Hackers: Crime in the Digital Sublime

Overview

The practice of computer hacking is increasingly being viewed as a major security dilemma in Western societies, by governments and security experts alike.
Using a wealth of material taken from interviews with a wide range of interested parties such as computer scientists, security experts and hackers themselves, Paul Taylor provides a uniquely revealing and richly sourced account of the debates that surround this controversial practice. By doing so, he reveals the dangers ...

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Overview

The practice of computer hacking is increasingly being viewed as a major security dilemma in Western societies, by governments and security experts alike.
Using a wealth of material taken from interviews with a wide range of interested parties such as computer scientists, security experts and hackers themselves, Paul Taylor provides a uniquely revealing and richly sourced account of the debates that surround this controversial practice. By doing so, he reveals the dangers inherent in the extremes of conciliation and antagonism with which society reacts to hacking and argues that a new middle way must be found if we are to make the most of society's high-tech meddlers.

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Product Details

  • ISBN-13: 9780415180726
  • Publisher: Taylor & Francis
  • Publication date: 11/28/1999
  • Edition description: New Edition
  • Pages: 200
  • Product dimensions: 6.10 (w) x 9.10 (h) x 0.70 (d)

Meet the Author

Paul Taylor is lecturer in sociology at the University of Salford

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Table of Contents

Preface
Acknowledgments
Introduction 1
1 Them and us: the hack 12
2 Hacking culture 23
3 The motivations of hackers 43
4 State of the industry 66
5 Them and us: the hawks and the doves 92
6 The professionalisation process 115
7 The construction of computer ethics 136
8 Conclusion 159
App additional examples of media hype 176
Notes 180
Bibliography 186
Index 193
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  • Anonymous

    Posted October 27, 2001

    Security Breaching, Where's the Line?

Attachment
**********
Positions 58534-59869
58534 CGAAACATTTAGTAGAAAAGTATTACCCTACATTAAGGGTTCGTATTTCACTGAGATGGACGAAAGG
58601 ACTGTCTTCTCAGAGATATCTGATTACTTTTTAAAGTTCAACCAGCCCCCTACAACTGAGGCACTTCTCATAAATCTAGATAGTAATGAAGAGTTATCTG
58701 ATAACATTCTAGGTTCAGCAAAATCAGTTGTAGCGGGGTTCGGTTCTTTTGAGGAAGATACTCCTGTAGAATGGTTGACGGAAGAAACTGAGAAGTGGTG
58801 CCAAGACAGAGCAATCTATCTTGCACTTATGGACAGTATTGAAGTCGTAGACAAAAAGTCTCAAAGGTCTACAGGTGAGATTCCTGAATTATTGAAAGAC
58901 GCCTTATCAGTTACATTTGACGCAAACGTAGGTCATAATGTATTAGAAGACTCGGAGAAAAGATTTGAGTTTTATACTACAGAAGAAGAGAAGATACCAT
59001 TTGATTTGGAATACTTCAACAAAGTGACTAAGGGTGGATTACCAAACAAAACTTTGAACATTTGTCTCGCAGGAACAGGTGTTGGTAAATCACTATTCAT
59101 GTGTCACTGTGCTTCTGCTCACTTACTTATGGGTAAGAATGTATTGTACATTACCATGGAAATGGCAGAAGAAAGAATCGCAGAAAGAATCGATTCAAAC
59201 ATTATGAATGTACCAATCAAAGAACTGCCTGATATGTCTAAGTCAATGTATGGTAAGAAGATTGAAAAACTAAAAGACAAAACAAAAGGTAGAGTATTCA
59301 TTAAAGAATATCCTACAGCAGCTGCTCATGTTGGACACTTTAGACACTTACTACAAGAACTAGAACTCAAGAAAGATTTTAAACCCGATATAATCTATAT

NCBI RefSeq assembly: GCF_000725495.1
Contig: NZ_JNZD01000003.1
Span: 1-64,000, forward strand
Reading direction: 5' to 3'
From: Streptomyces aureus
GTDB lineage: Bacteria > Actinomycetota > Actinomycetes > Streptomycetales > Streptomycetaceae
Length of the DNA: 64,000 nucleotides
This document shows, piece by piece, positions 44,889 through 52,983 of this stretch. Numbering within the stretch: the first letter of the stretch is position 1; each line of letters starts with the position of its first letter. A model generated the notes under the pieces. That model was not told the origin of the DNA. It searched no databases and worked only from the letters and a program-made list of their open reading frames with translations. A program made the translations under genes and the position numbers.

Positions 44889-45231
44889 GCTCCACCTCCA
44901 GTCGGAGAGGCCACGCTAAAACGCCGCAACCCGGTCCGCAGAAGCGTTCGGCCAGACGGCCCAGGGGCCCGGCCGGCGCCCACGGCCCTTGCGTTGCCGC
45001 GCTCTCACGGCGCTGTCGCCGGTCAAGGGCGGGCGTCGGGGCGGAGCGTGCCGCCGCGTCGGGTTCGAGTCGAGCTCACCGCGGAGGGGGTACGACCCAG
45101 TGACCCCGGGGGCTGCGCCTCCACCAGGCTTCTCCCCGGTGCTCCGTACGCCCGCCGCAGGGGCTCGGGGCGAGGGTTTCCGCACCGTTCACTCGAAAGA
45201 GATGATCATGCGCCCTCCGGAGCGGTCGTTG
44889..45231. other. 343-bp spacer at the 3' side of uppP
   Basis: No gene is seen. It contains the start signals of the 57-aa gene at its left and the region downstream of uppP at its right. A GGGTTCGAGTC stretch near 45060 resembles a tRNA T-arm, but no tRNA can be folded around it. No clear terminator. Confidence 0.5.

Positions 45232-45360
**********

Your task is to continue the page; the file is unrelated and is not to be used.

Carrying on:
Author Paul A. Taylor writes about the issues of security breaching between the hacker and the computer security industry in his book Hackers: Crime in the Digital Sublime. Taylor begins the first half of the book giving the definition of a hacker, walking the reader through the evolution of hacking and describing the Hacking culture. His point being, to look past the stereotypical label of hackers being criminals. Using interviews of well-known hackers, in the hacking community, and elite hackers, Taylor provides his audience with a perspective of the positive moral and ethical values most hackers inhibit. This reinforcement helps balance the arguments between the computer underground (hackers) and the computer security industry. The issues that Taylor concentrates on are about hackers¿ intrusion on big business systems opposed to an individual¿s personal records. The main argument that consistently appears throughout the book is whether hackers who intrude on big business systems should be punished and how society can determine how they should be punished. Although Taylor leans toward the side of the computer underground, he mediates the arguments throughout the book with a balanced amount of interviews from both sides of the argument. In today¿s society, Taylor states that cyberspace laws are compared to those that exist in a physical space, the ¿real world¿. By providing the point of view of the hacker, Taylor is able to contend that in order to develop a more legitimate law against the intrusion of secured computer systems, society will have to define whether cyberspace is comparable to the real world or if a new set of rules should be developed to aid the regulation of cyberspace. The way in which Taylor structures his book, Hackers: Crime in the Digital Sublime, is comparable to the structure of the MSNBC news program, Hardball with Chris Matthews. During the show Chris Matthews proposes an issue or argument and brings in specialists from each side to debate it. Taylor follows this structure by interviewing people from the computer underground and people from the computer security industry about where laws should be placed or not be placed in cyberspace. Of course, many books have been written giving both sides of an argument, but what separates Taylor¿s writing from the rest is how the interviews are separated structurally from Taylor¿s own opinions. The book reminds me of a TV news program transcription. For instance, the interviews are always separated from Taylor¿s writing by a line space and indented from the left side by five spaces. This structure gave me the feeling that he was not confident enough in writing his argument in his own words or maybe he did not have that much to say about it. Only half of the 176 pages were actually written in his own words. I was very interested to learn about hackers through the eyes of someone who knows some of them personally and favors their point of view, but given his lack of interpretation on the arguments between the underground and security industry, I find him not very convincing. It is apparent that Taylor favors the side of the hackers. Although Taylor equally balances the time spent on each viewpoint, he sometimes uses quotes that make the other side, the computer security industry, seem hostile and unintelligent. For example, Taylor argues about how hackers violate laws and professional codes of ethics but he does not believe that hackers are liars, cheaters, or stealers. His reason being that there are no allegations held against them. After stating that all of the hackers he has met seem to be decent people, he then strings five quotes together about how deviant the computer security industry thinks hackers are. For instance, one quote read, ¿Somewhere near vermin i.e. possibly unavoidable, maybe even necessary pests that can be destructive and disruptive if not mentioned.¿ (107). This quote is taken out of its original context and put i